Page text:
Tracking the Source of Illegal Sand Mining

Tracking the Source of Illegal Sand Mining

Sand. It’s everywhere. Or it feels that way. You see it at the beach, at the playground, along the road, at the river, in the parking lot. It is also hidden in the concrete of your office, in your smartphone screen, in the pavement of your driveway. We use a lot of sand every year — and it has to come from somewhere.

Yet, even though Carl Sagan used to compare the grains of sand on a beach to the stars in the universe, sand is not an infinite resource. Right now, we are extracting sand from rivers, beaches, deserts and oceans — twice the amount of sand than is naturally replenished by geologic processes. That is almost 40 billion tons per year and some estimates think we could double that by 2060. Sand itself accounts for almost 85 percent of all mining on Earth today.

Where is all this sand going? Much of it ends up in construction supplies, such as concrete, glass, and roadways. Sand is also a great way to reclaim land on the shores to keep building. There’s high demand for sand for industrial uses, particularly abrasives like ubiquitous sand paper. Sand is also used in fracking, as the grains are used to hold open the newly-created cracks in rock. Sand is also used to make the multitude of screens we use every day, from smartphones, to TVs, and other displays.

With all the construction uses, you can imagine that countries doing a lot of building are big sand consumers. China uses almost 60 percent of the world’s sand. Dubai and Singapore combined use almost 1.5 billion tons of sand to create new islands. The Burj Khalifa in Dubai alone used 330,000 cubic meters of concrete — that would require over 5 million tons of sand alone to make.

Islands created in the Persian Gulf off of Dubai. Islands like these, and the rapid rates of construction, have resulted in the area importing a large volume of sand. (Image: NASA)

All this sand mining is taking its toll on the regions where the best river sands are found. River sands have the right combination of shape and purity for a multitude of uses. Some of the rivers in India are being mined so aggressively that they are losing sand at a rate 40 times larger than the natural replenishment. This has led to river beds dropping 6 feet over the past few decades.

This, of course, has massive environmental implications. The extraction of sand in these rivers decimates the ecologies of the rivers, both in the water and on the banks. Habitats, river courses, water tables — they have all been altered by the rapid removal of sand.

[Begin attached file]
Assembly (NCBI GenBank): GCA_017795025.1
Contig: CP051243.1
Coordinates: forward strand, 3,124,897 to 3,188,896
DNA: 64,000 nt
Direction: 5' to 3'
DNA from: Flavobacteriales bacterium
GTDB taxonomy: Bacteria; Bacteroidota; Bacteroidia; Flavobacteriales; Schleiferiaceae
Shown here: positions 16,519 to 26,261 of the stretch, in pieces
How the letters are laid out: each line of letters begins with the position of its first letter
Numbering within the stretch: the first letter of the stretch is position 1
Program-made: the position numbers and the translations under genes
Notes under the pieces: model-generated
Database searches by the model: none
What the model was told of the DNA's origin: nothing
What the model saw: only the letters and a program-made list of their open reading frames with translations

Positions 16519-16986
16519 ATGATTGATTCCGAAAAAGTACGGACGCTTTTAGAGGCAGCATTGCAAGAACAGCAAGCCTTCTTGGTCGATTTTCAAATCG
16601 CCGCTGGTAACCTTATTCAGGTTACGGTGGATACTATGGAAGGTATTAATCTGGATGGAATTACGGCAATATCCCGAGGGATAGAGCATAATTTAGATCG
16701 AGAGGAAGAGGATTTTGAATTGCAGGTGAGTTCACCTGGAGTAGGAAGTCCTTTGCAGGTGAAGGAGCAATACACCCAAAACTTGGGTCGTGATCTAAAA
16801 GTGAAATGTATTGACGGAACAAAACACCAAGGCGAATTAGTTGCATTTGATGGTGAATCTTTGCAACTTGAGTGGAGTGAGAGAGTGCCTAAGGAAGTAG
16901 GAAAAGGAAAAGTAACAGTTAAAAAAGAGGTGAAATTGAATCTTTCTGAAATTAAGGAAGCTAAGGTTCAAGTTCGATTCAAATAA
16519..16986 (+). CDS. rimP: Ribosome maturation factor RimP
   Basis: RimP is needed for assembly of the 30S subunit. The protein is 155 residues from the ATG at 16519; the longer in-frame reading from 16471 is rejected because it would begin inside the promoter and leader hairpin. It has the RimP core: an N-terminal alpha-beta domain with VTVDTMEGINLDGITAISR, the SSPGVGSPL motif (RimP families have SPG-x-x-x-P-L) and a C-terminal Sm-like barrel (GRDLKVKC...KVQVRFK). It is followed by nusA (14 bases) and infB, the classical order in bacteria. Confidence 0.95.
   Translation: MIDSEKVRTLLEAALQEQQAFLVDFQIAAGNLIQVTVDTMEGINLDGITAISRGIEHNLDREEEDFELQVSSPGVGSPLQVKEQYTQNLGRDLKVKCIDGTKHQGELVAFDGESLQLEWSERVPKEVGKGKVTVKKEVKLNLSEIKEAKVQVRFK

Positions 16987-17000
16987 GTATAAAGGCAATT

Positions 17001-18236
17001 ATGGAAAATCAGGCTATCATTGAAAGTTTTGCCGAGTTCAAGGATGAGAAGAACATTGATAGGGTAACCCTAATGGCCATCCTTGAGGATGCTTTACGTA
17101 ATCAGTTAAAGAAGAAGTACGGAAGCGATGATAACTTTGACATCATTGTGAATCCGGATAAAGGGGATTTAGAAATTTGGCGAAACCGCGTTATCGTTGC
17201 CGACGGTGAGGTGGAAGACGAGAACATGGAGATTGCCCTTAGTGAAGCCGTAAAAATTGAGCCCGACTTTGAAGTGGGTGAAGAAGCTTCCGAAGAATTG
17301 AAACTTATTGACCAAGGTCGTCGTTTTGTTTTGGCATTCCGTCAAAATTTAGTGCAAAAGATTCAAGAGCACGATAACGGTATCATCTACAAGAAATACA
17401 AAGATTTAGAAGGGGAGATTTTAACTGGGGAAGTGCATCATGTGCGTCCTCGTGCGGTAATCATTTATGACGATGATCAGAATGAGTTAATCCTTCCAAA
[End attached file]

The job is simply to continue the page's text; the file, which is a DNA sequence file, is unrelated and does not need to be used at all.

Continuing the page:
Even beyond the environmental damage, the people who mine these sands are being put into peril as well. Because of the rapid degradation of the landscape, India has banned sand mining in many rivers. This has led to illegal sand mining — and even murders — to keep the sand flowing. There are no global treaties that tackle sand mining, so only local regulations, which are often toothless, can control the practice.

So, how can we solve this issue of over-extraction of sand across the globe? At the 2020 Geological Society of America Annual Meeting, Zac Sickmann and Aurora Torres of the University of Texas, Austin, have suggested we need to start fingerprinting sand sources. Sand particles or populations can have distinctive compositions linked to their sources. If we can build a database of sand sources, Sickmann suggests that we could look at concrete in buildings or supplies at your local home improvement store and know where the sand had originated.

Typical sand from a home improvement store. (Credit: Zac Sickmann/The University of Texas, Austin)

This would be much like what was done to identify “blood diamonds” that were mined to fund conflict in countries like Angola. The chemical composition of the sand would be able to say whether the sand was mined from an illegal operation. In that way, these operations could be weeded out from the sand mining market.

What can we do to make up the sand difference if we shouldn’t be over-mining some areas? Some suggestions include dredging behind dams and in reservoirs where sediment that would normally flow down a river gets trapped anyway. There are also ways to substitute other materials for natural sands in industrial uses — the problem lies in the current cheap price for sand ($5-20 per ton, even for the consumer). One potential replacement could be glass sand, made from grinding recycled glass material. However, as with many similar issues, just simply using fewer new construction materials could help as well.

Sand might not be as glamorous as gems and metals. Yet, it might be the most important resource extracted from the Earth today — and, like many resources, it is not easily replaced if used up. And much like many other resources, its extraction can be highly damaging. Being able to track the source of sand to monitor how it is extracted might move us closer to making sand a more sustainable resource.

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